Caspar State Beach
Greenwood State Beach
Hendy Woods State Park
Jug Handle Beach
Lake Cleone, Mackerricher State Park
no picture available
Alder Creek House, Manchester State Park
Big River Beach, Mendocino Headlands State Park
Lagoon at Mendocino Woodlands State Park
Creek under bridge
Navarro State Beach
Navarro River Redwoods SP
Camping only at Paul Dimmick and Navarro Beach
Point Cabrillo Lighthouse
Russian Gulch State Park
Schooner Gulch Beach
Van Damme Beach
Westport Union Landing Day Use Area

Other links

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MAPA logo
Image of Mendocino Woodlands Camp Association logo
Image of Point Cabrillo Lighthouse Association logo
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STATE PARKS
of the Mendocino District

The Mission of the California Department of Parks and Recreation is to provide for the health, inspiration, and education of the people of California by helping to preserve the state's extraordinary biological diversity, protecting its most valued natural and cultural resources, and creating opportunities for high-quality outdoor recreation.


The Mendocino District is part of the California State Park system. Comprising of 17 parks Mendocino District is located along the California coastline 150 miles north of San Francisco. From Highway 101 at Cloverdale exit to Highway 128 going west. At the juncture of Highway 128 & 1 head north or south on Highway 1 to visit any one of our 13 coastal parks. You may have noticed on your journey by way of Highway 128 to the coast 3 out of 5 of our inland parks: Hendy Woods, Mailliard, and Navarro River Redwoods. Montgomery Woods, another inland park can be visited up the Comptche Ukiah road just south of Mendocino.

During the winter months Highway 128 may be closed due to flooding from the Navarro River. Before traveling to the Mendocino coast at this time of year check road conditions. The Road Map to the Mendocino Coast page will assist you in finding other picturesque routes to the Mendocino coast.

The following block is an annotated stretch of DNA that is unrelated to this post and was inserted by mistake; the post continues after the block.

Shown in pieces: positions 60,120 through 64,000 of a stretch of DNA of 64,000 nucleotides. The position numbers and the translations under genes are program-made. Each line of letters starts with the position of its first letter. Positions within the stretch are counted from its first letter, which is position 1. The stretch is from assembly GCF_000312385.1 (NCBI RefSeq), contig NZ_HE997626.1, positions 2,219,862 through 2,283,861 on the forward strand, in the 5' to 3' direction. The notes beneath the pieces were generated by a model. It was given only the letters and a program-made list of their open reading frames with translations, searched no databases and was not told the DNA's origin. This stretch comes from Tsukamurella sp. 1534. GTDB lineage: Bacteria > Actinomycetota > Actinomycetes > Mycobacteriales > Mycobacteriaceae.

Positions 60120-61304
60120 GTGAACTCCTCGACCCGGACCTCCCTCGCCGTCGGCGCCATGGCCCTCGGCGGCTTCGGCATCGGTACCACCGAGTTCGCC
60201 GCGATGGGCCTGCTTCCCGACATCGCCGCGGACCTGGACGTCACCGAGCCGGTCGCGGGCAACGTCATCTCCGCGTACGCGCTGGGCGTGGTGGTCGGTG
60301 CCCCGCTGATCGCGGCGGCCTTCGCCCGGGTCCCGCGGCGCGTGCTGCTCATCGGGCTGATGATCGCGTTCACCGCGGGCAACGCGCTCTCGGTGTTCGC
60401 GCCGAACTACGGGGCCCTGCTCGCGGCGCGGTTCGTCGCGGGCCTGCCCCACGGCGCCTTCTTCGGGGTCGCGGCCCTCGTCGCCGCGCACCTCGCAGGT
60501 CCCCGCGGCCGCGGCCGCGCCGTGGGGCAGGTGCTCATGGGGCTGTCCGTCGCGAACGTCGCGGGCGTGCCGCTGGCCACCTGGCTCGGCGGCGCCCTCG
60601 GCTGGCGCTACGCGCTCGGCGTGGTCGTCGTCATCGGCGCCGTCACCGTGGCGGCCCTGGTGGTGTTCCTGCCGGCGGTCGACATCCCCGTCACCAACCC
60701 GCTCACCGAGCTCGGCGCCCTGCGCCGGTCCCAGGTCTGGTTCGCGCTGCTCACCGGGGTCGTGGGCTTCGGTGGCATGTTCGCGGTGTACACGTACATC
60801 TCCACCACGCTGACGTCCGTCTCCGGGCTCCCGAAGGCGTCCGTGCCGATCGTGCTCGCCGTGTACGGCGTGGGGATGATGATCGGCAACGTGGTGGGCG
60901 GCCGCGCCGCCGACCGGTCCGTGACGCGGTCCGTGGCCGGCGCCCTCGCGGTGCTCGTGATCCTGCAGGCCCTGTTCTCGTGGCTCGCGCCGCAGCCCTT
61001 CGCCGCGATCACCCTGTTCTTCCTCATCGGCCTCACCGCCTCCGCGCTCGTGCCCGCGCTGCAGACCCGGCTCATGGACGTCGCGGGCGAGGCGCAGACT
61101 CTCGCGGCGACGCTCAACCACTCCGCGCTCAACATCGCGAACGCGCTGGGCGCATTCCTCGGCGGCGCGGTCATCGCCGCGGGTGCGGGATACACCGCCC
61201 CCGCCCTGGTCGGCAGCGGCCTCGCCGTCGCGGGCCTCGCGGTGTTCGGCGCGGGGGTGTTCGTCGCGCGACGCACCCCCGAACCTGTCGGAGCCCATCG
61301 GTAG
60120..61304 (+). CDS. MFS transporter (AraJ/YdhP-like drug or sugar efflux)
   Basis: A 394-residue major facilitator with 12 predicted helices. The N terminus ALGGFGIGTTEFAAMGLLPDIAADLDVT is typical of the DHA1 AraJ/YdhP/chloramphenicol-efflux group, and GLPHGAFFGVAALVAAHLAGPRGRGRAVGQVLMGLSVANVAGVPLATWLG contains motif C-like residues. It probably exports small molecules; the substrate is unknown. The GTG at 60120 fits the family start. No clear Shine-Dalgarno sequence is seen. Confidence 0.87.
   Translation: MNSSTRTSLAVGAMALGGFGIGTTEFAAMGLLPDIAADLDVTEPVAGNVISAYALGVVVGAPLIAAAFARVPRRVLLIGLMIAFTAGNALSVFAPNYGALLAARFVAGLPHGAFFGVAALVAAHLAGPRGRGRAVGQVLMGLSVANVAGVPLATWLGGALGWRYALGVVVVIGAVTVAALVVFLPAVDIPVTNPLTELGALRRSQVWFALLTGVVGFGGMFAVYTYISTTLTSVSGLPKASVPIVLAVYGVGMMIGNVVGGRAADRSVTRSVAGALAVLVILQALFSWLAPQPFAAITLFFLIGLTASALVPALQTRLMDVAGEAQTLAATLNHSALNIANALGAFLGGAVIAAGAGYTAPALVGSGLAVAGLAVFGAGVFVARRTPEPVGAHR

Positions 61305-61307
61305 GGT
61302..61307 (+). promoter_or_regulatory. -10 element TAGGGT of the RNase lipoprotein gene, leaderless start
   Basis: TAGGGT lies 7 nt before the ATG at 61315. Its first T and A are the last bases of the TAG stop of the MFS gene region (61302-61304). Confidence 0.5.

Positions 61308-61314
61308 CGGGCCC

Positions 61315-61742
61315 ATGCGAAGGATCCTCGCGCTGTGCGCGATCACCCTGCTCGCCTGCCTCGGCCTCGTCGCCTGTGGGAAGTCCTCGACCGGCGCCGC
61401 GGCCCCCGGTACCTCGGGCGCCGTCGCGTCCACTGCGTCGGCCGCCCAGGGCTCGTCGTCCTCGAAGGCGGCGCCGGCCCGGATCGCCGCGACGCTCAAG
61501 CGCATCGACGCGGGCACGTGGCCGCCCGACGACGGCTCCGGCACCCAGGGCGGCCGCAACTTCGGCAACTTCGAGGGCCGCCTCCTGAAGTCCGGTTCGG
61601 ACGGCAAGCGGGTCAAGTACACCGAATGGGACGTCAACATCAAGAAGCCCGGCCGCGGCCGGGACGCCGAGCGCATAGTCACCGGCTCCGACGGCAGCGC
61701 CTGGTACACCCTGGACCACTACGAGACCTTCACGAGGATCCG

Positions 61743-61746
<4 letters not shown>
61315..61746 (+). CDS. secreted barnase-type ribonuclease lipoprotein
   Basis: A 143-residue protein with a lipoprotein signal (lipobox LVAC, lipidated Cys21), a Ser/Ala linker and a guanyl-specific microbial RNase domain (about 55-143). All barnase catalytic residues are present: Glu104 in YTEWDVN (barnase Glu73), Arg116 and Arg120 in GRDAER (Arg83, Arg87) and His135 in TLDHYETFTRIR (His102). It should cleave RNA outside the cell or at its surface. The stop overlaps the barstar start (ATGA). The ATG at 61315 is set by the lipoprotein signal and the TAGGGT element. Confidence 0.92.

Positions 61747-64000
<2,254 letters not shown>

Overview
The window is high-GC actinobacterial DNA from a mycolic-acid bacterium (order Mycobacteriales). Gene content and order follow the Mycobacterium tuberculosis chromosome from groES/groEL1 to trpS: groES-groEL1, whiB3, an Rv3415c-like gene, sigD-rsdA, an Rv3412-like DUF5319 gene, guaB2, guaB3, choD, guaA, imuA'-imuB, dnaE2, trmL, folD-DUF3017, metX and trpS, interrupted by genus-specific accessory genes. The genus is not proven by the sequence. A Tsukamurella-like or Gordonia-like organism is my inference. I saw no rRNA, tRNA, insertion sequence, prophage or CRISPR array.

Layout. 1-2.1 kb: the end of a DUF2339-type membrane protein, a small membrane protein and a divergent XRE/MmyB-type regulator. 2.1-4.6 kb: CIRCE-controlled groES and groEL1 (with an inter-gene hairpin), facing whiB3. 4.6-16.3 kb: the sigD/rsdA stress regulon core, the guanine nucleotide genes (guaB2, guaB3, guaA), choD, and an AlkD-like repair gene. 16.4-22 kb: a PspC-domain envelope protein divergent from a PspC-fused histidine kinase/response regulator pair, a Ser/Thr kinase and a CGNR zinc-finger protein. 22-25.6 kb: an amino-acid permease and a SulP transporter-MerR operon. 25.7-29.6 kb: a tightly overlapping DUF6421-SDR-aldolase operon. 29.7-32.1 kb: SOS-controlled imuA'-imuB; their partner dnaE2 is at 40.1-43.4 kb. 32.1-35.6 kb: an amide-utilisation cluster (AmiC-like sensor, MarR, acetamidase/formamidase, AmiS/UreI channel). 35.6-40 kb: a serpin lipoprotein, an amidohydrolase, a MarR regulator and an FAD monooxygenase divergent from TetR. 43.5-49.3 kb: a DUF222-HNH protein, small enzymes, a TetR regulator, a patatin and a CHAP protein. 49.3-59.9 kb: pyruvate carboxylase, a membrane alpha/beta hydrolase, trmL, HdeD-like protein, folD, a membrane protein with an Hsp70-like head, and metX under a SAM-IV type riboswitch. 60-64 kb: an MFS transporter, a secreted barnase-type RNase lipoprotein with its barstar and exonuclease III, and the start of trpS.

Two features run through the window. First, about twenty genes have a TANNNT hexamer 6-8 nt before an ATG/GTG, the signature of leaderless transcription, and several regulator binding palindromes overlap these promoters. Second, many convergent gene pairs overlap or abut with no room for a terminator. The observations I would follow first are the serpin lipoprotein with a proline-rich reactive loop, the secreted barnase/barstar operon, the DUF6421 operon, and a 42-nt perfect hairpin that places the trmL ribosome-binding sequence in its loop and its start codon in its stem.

The Mendocino coast is one of California's rapidly diminishing frontiers in fact and in spirit. This remote and vast country has been harsh to its settlers at times, but it has also allowed time to pursue an independent life close to nature. Here the mountains meet the sea in a precipitous coastline with but few harbors. The ocean is cold and often ROUGH & DANGEROUS; the land deeply dissected and heavily forested.

Steep canyons and narrow valleys carry runoff from the abundant winter rainfall to the sea. Summer fog sends fingers up the valley and spills over low ridges, providing needed moisture for tall redwoods. The few plains have been cleared for farms and ranches, and small towns located generally near rivers or harbors. Road building has been inhibited by the lands rough terrain, forests, and rivers.

The forests are the basic resource, providing employment in logging and mills. Fishing, long second in the county's economy, has been superseded by wine grape production in the hot interior valleys. Both are finding strong competition from tourism. The region attracts visitors for fishing, hunting, and scuba diving, but probably draws most people to the area between the Navarro and Ten Mile Rivers for the scenic beauty of the coastline, the charm of Mendocino, and the world reknown coast redwoods. Mendocino State Parks, assisted by the Mendocino Area Parks Association provide interpretive programs about the history of the area. To learn more about what the coast has to offer go to the Fort Bragg-Mendocino Coast Chamber of Commerce web page.


Unique visits to this site since August 2011:



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Photos, maps and art are the property of California State Parks. Use of any of the above is subject to permission by California State Parks.


California State Parks link